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Gyudon Bento 牛丼弁当

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    Gyudon Bento with eggs, furikake rice and mixed vegetables on a table.

    Today I want to talk about two bento items that I think are really helpful when I make bento for my son. I usually pack my son’s lunch in the morning and it typically takes 15-20 minutes from start to finish. In today’s post I’ll show you why and how these two items are my favorite when it comes to bento making.

    The first one is rice seasonings that you sprinkle on top of rice and it’s called furikake (ふりかけ). It usually contains a mixture of sesame seeds, nori/seaweed flakes, salt, sugar, and sometimes bonito or salmon flakes. Furikake comes in a bottle or in a package and can be found at Japanese or Asian grocery stores. If you are concerned about additives, there are many MSG-free furikake available. If the package is imported from Japan (meaning you can’t find any English on the packaing), look for the word “mutenka” (無添加), which means additive free.

    Furikake in packages on a wooden table.


    The other helpful item is frozen Mixed Vegetables. I don’t normally use frozen or canned vegetables for my cooking, but I find keeping a bag of frozen mixed vegetables in freezer extremely convenient when you need just ONE more item to fill your bento box. All you need to do is to place the veggies in microwave-safe silicone cup and defrost in microwave! I sometimes saute vegetable with a little bit of butter and season with salt and pepper to give it a bit more flavor.

    Frozen Vegetables in a cup.

    Let me show you how these two items can add colors and flavors to a bento box with before and after adding them.

    Gyudon bento on a table.

    As you see, the white steamed rice received a nice furikake makeover and the big empty void is now filled with colorful vegetables! It’s really a simple technique to bring color to your bento box.

    Now let’s go over today’s bento recipe.

    Previous Dinner was:

    Gyudon! My son loves Tamagoyaki (Japanese rolled egg omelette) in his bento box. So when I was making Gyudon, I removed his lunch portion out of the pan for his bento first before I pour the egg at the last step of making Gyudon.

    Gyudon in a bowl.

    Lunch Next Day:

    • Gyudon Bento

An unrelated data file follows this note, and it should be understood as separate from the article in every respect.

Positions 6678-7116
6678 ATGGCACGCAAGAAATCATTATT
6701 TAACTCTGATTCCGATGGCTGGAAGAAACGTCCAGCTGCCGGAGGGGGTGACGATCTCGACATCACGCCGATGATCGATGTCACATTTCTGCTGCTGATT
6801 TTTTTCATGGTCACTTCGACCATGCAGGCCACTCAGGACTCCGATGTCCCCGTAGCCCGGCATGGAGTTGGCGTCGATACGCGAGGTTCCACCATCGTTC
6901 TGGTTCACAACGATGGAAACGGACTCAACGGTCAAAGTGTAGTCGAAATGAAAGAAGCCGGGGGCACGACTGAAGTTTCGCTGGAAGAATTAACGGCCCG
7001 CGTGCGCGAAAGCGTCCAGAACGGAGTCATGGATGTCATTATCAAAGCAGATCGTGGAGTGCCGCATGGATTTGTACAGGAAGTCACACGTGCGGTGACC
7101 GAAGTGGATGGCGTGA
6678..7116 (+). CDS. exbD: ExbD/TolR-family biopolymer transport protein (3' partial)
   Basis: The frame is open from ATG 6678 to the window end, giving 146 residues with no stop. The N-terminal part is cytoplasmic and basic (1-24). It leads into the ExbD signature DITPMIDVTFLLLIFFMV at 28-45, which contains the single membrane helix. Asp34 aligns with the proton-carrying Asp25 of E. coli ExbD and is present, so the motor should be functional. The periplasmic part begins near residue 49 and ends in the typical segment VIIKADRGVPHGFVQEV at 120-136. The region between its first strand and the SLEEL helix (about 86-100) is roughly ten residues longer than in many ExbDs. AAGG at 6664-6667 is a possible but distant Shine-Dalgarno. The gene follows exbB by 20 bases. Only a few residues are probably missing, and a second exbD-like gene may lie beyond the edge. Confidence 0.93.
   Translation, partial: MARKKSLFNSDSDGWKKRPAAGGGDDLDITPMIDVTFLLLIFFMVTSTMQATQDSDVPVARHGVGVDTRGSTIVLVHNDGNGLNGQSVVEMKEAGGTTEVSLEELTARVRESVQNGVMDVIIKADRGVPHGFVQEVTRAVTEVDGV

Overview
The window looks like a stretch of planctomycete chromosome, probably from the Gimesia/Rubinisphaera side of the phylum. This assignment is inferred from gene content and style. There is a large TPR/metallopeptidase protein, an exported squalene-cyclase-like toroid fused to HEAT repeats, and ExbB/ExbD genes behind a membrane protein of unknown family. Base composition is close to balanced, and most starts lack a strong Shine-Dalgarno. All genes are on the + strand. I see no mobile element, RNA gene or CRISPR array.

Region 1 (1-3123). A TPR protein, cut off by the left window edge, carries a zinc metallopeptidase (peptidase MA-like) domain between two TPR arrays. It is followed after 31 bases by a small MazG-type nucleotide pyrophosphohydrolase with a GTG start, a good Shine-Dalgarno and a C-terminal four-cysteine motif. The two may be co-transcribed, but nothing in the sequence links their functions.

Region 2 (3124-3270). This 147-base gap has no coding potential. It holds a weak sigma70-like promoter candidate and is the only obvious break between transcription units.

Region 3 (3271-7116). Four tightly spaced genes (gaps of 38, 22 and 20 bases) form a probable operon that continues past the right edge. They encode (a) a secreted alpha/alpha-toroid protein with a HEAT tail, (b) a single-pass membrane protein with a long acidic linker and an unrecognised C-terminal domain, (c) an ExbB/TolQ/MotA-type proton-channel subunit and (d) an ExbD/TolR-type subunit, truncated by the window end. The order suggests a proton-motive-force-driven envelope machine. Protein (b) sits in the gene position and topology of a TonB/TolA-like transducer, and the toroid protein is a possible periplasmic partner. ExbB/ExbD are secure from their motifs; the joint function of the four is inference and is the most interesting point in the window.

• Small box of fruits
    • Water bottle

    Gyudon Bento on a table.

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    0 from 0 votes
    Gyudon Bento |
    Gyudon Bento
    Prep Time
    10 mins
    Cook Time
    5 mins
    Total Time
    15 mins
    Mouth watering gyudon bento recipe with tamagoyaki, furikake rice, and mixed vegetables. 
    Course: Main Course
    Cuisine: Japanese
    Keyword: bento box, gyudon, lunch box
    Servings: 1 Bento
    Author: Namiko Chen
    1. Fill up half of bento box with Japanese rice. Let it cool so that hot/warm rice will not warm up other cool food.
    2. Reheat leftover gyudon in a frying pan until it's warm thoroughly.
    3. Wash lettuce and pat dry. Place nicely in the bento box.
    4. Pack cooled gyudon on in a silicone cup and put in bento box.
    5. Put Tamagoyaki in the bento box.
    6. Put mixed vegetable in a silicone cup and microwave to defrost. Put it in bento box after cooled.
    7. Sprinkle furikake on top of rice.
    8. Cool down completely before closing the bento box.
    Recipe Notes

    Tamagoyaki: How to freeze food for Bento, click here.


    [Please read FOOD SAFETY TIPS].

    * This lunch is for my 6-year-old son.

    Recipe by Namiko Chen of Just One Cookbook. All images and content on this site are copyright protected. Please do not use my images without my permission. If you’d like to share this recipe on your site, please re-write the recipe in your own words and link to this post as the original source. Thank you.


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